Q: Every time I compare rates on savings accounts, it seems the best ones are all online banks. I've never dealt with an online bank before. How different is it from dealing with a regular bank?
A: The difference really comes down to how you use your bank. Here are six key issues that might help you decide whether online banking is for you:
- Making deposits. Online banks vary in their procedures for handling transactions; the most versatile ones accept funds via the mail, transfers from other accounts or mobile phone apps. Chances are that however you deposit money now will work with an online bank -- unless you are fond of walking into the bank and handing your deposit to a teller.
- Accessing your money. Savings accounts aren't designed to handle frequent withdrawals or transfers anyway, so access should not be a huge issue. Still, if you want to periodically access cash from your account (as opposed to receiving checks or transfers to other accounts), you'll want to check out what provisions the online bank has made for ATM access.
- Personal advice and service. If you regularly get in-person help from a teller or other representative at your bank, this might be the hardest thing for an online bank to replace. Increasingly, though, people interact with their accounts through ATMs and electronic means, which has reduced the role of in-person service.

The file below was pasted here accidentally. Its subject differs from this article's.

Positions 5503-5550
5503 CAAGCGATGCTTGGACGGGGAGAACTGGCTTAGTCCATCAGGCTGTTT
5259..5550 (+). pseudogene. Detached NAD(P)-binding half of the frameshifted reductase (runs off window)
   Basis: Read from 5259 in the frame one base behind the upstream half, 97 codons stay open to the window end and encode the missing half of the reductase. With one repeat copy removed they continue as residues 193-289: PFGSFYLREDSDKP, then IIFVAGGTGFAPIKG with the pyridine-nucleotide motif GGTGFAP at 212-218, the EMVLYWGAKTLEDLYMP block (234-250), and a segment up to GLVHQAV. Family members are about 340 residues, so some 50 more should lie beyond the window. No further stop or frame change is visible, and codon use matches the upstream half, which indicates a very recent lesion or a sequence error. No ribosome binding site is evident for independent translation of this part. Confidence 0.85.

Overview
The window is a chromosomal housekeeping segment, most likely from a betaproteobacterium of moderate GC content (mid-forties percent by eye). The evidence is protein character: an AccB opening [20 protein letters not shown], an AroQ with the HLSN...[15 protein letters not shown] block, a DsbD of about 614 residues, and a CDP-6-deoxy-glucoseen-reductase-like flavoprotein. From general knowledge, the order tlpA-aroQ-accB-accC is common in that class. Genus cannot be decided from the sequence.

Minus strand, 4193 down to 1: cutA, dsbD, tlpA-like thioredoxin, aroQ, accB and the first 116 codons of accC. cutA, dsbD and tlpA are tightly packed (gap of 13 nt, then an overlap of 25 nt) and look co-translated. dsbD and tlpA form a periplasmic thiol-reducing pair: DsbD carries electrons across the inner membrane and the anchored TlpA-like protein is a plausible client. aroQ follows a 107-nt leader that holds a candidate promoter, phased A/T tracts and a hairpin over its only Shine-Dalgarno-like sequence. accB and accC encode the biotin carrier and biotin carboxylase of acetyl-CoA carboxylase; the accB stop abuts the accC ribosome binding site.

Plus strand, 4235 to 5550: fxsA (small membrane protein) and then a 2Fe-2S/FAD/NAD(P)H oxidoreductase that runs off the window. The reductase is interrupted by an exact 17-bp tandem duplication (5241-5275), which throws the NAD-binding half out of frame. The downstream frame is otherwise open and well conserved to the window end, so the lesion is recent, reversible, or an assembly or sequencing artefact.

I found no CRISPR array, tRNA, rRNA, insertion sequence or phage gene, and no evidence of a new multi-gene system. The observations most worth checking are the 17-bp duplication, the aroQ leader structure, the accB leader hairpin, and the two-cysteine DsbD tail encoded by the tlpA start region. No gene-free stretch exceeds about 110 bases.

- Separating your accounts. If you currently have savings and checking accounts at the same bank, the combined amount of your deposits might be helping you qualify for free checking. You'll want to make sure that removing the savings account wouldn't disqualify you from that privilege -- unless you want to move both accounts online.
- Viewing statements. One of the cost advantages that allows online banks to offer higher rates is that they do as much of their business as possible online. Therefore, if you like getting paper statements by mail, you might not enjoy online banking. However, more and more traditional banks are starting to charge for paper statements, so this is becoming less of an advantage for traditional banks.
- Online security. While there are legitimate concerns about online security, keep in mind that even traditional banks have exposed their customers to information theft. Follow common sense rules like not logging onto your account via a public network and always logging off of the account when you are finished.
When it comes to interest rates on savings accounts, your impression is correct: The rate surveys MoneyRates.com conducts regularly show an advantage for online banks. The real question, then, is whether you can adapt your banking habits enough to take advantage of those higher rates.
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